The supportive intimacy which keeps the whole circus turning encourages constructive professional criticism — but not the uncompromising storytelling honesty which would reveal the full human detail behind ownership transitions following adultery and marriage breakdown, for example, or behind suicides, accidental deaths, alcoholism, poor stewardship, corruption or criminal activity, fascinating though these would certainly be to readers.  Nor can you describe the full odiousness of the pompous, abrasive, arrogant or foul-mouthed individuals (few in number) in the wine world, or the stories you in turn hear about them.  There are no resources for expensive investigative journalism in wine, nor any desire to find such resources.

Only once the law steps in can the hounds be unleashed and the stories start to roll (contrast the ‘before’ and ‘after’ coverage of winery investor and former Screaming Eagle owner Charles Banks, at present facing potential imprisonment in Texas for a charge of wire fraud to which he has pleaded guilty).

One way to escape the unwritten prohibitions and indulge in uncompromising storytelling is to be an independently funded outsider.  There is a catch here, though, in that once you break the protocols and deliver your story, you become a pariah and your sources will dry up, so this approach is a non-starter for any career journalist.

Better to research in a pliant, quiet and obedient manner for a couple of years and then roll up all your stories into a tell-all book format — but funding of that order is hard to come by. Even then, wine’s complexities often elude the inquisitive short-stay outsider, so the details (or substance) of an exposé may be inaccurate or ring false, and you may find any profits gobbled up later in legal fees.  An insider’s frank memoir at the end of a long career probably has the best story-telling potential of all, particularly if many of the villains have obligingly predeceased the author — which is why I have high hopes for Steven Spurrier’s autobiography.  Come on Steven, spill the beans!

For those would-be writers with the narrative itch, though, all is not lost.  The secret is to sit down with whatever data you happen to have acquired about a subject and work it up in a story-like way, even if it isn’t ‘a story’ in Emile Zola’s sense of the word. Remember that every reader has partial knowledge; take them by the hand and guide them into the subject.  Mention something intriguing about your subject which you only reveal or return to at the end of a piece, as if it was a key biographical detail in a murderer’s psychological evolution.  Emphasise counter-currents of opinion as if they were love rivals.  Use the occasional descriptive flourish to bring life to a detail, or to lend substance to a personal description.  Try to find themes or arguments to develop.  Establish as personal a relationship as you can with the material, so that the reader can sense your emotional commitment to it — and don’t be afraid of humour (there’s nothing worse than being unremittingly serious about wine).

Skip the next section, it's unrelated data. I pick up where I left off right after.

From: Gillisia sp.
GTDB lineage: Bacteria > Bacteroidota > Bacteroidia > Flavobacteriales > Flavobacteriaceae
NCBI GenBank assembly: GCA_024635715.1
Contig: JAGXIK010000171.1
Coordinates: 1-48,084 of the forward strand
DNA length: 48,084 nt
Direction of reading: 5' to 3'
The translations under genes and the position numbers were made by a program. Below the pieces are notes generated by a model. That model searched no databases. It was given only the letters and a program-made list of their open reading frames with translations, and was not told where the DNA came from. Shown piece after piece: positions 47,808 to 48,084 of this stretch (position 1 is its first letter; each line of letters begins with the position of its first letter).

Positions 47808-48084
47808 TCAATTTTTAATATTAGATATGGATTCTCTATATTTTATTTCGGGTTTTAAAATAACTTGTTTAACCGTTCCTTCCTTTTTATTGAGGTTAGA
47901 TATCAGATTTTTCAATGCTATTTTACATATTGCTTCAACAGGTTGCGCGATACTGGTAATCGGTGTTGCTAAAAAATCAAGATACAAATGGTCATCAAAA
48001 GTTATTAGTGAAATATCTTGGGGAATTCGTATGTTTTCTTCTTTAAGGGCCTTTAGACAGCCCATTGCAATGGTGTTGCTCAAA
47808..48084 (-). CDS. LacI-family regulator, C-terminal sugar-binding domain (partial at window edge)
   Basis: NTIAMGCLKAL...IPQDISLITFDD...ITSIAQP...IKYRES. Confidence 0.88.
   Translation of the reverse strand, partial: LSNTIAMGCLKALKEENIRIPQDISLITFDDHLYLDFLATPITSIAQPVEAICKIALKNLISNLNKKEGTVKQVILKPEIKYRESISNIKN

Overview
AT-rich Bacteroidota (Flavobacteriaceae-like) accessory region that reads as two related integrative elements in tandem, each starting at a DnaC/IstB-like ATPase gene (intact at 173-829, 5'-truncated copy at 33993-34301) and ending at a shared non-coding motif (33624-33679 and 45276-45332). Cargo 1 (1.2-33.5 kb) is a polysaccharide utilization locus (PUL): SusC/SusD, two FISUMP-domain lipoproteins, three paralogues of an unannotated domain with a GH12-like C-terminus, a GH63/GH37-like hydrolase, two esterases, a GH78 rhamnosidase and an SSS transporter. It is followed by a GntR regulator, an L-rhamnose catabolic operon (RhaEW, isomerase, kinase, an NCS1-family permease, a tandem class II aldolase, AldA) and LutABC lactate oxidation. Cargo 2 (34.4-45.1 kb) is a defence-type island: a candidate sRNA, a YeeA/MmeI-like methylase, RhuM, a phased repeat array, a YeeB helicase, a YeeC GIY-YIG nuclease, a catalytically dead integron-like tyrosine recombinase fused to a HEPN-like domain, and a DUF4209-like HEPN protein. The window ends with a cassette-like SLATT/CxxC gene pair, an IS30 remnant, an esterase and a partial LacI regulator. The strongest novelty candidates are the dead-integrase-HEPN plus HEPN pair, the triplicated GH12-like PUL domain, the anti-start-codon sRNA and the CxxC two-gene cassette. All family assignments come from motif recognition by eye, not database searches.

Above all, hack and slash once you’ve got to the end, so that every sentence is moving ‘the story’ along rather than treading water.  This approach can even work with the construction of tasting notes, unlikely as it may sound: a great note begins when you establish some sort of engaged relationship with a wine, either of attraction and antipathy, and find words to illustrate why you feel as you do, or describe the way in which the relationship changes during the time the wine spends in your mouth at a tasting (or, much better, in your glass at table).

One advantage of specialist journalism is that the political stakes are relatively low, so it hasn’t as yet become infected with false news, nor are writers under any pressure to embrace the post-truth agenda.  Politeness (tellingly phrased) and decorum (accompanied by subtle observation) may become welcome, even refreshing, in a world noisy with invective, rants and trolling.

Although it’s sometimes frustrating to have to stay on message and stick to what’s in or around the glass, wine writers are also lucky that our subject matter touches on so much else in life — from geology, plant science and organic chemistry to commercial history and aesthetics.  Nor is description and narrative ruled out entirely, since the wine world is full of memorable personalities, and each new vintage brings its own rich tide of change to log.  If you really want to tell stories above all else, then the best course of action is to do as Tolstoy or Zola did – and make them up.

More Andrew Jefford columns on Decanter.com: